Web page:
Commercial real estate owners and managers have increasingly sought to have new or renovated buildings certified in the U.S. Green Building Council’s (USGBC) LEED program.
But now many are dealing with the next stage in the process—maintaining those standards as buildings age. As a result the process of commissioning, that is, continually monitoring buildings, is becoming more important. In fact, commissioning is already mandatory for LEED certification of buildings. But as part of the next generation of the program, LEED 2012, owners and managers will be required to commission even more of their buildings and the USGBC will offer a credit for continuous monitoring of entire buildings.
Global mechanical and engineering firm WSP Flack & Kurtz has worked on energy-efficient projects since 1969, and designed sustainable building systems since the mid-1980s. The firm has completed more than 60 LEED-certified projects and has more than 65 projects pending certification. Flack & Kurtz also currently has approximately 30 people supplying commissioning services throughout the country, and considers commissioning a growth area for the practice.
Below, two executives from the firm—David Cooper, managing director, and Paul Meyer, vice president of commissioning, spoke to NREI about the growing importance of commissioning.
An edited transcript follows:
NREI: What exactly is commissioning?
Paul Meyer: Commissioning is a quality control process that should give the owner of the building the facility he intended, meaning that—from the design phase all the way through the construction and operation—the building matches his requirements. When we do commissioning, we are doing quality control, making sure that the building is designed according to the owner’s wishes and constructed according to the design.
NREI: How is commissioning becoming more important—particularly with LEED?
Meyer: Commissioning is a requirement in almost every type of LEED certification. Certain parts of the building must be commissioned: the air conditioning, the water heating system and the lighting.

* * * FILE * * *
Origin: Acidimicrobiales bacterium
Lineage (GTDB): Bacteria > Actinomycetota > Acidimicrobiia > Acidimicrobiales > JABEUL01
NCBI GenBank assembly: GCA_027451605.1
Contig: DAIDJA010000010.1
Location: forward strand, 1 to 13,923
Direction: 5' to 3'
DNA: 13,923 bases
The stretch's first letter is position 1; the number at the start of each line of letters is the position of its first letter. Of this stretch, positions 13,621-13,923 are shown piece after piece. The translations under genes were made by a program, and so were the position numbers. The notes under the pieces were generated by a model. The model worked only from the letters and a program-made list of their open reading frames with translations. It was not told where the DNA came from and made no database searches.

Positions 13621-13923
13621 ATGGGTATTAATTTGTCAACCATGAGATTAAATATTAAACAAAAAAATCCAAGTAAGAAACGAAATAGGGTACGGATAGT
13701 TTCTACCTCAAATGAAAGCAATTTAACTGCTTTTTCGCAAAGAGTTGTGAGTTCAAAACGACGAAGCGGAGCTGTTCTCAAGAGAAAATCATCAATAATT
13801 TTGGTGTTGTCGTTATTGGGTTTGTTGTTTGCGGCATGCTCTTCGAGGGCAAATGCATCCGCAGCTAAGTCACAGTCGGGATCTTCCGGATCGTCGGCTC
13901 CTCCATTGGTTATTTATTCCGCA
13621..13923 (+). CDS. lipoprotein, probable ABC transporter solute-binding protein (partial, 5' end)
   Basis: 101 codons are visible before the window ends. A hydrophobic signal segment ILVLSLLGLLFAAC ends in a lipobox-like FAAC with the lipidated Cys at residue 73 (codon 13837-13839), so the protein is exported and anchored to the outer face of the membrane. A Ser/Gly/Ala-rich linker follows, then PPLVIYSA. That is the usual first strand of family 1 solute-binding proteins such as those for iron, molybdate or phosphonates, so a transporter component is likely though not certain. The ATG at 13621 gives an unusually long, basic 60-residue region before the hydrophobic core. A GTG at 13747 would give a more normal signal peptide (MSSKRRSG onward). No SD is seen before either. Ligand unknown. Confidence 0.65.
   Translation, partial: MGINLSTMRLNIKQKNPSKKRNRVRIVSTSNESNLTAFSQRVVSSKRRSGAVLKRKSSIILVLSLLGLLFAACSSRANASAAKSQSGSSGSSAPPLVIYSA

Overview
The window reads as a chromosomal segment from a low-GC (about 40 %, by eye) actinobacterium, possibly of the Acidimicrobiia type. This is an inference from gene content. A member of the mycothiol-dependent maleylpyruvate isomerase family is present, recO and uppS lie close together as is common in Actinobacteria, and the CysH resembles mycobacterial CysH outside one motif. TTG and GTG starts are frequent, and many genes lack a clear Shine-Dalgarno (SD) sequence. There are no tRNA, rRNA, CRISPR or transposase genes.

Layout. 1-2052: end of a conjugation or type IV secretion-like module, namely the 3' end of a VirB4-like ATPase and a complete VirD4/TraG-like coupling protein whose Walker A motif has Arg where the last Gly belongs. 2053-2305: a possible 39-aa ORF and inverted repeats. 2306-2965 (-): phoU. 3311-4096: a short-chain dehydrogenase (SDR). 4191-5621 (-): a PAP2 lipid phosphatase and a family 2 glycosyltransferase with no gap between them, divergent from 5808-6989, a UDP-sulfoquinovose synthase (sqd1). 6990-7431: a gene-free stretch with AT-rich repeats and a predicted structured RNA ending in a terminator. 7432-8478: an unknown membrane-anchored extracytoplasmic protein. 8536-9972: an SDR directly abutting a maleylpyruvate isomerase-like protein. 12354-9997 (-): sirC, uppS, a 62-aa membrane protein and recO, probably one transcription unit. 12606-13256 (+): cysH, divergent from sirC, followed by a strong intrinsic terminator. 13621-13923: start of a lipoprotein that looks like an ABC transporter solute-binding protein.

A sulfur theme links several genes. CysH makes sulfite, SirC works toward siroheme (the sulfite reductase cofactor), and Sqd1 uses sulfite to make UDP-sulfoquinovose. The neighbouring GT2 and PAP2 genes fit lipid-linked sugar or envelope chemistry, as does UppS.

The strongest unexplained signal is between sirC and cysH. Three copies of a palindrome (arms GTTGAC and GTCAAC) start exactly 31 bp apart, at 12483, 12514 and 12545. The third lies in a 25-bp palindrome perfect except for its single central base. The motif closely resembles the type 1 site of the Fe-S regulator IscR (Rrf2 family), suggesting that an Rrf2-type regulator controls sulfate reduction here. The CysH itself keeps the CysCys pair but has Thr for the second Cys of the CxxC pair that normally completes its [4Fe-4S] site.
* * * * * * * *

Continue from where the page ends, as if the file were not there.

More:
David Cooper: When the next version of LEED comes out in 2012 there will be more rigorous requirements around commissioning.
NREI: How will the LEED commissioning requirements change?
Meyer: They’ll start to include the building envelope—the exterior of the building, the walls, windows, roof assemblies—and more plumbing systems, not just the water heater.
Before, commissioning would focus primarily on energy-saving in LEED; now it’s moving into a more holistic approach of energy, human comfort, indoor air quality and durability.
Cooper: The durability part gets into ongoing commissioning, meaning after the building is occupied and up and running. So commissioning is going to be an ongoing requirement. It used to be a one-time requirement.
NREI: How frequently will LEED require ongoing commissioning to occur?
Meyer: There are a few types of commissioning. There’s new construction commissioning: When you build a new building, you commission it—make sure everything is constructed and operating properly when you first build it. Then there’s existing building commissioning, where you can have a building that’s five years old, 50 years old or whatever, and you go in and you commission it to try to establish where it is and how you can improve it at any point in its life. And then there’s ongoing commissioning, or recommissioning, where every year or two, you go in and commission a building again to maintain a level of performance.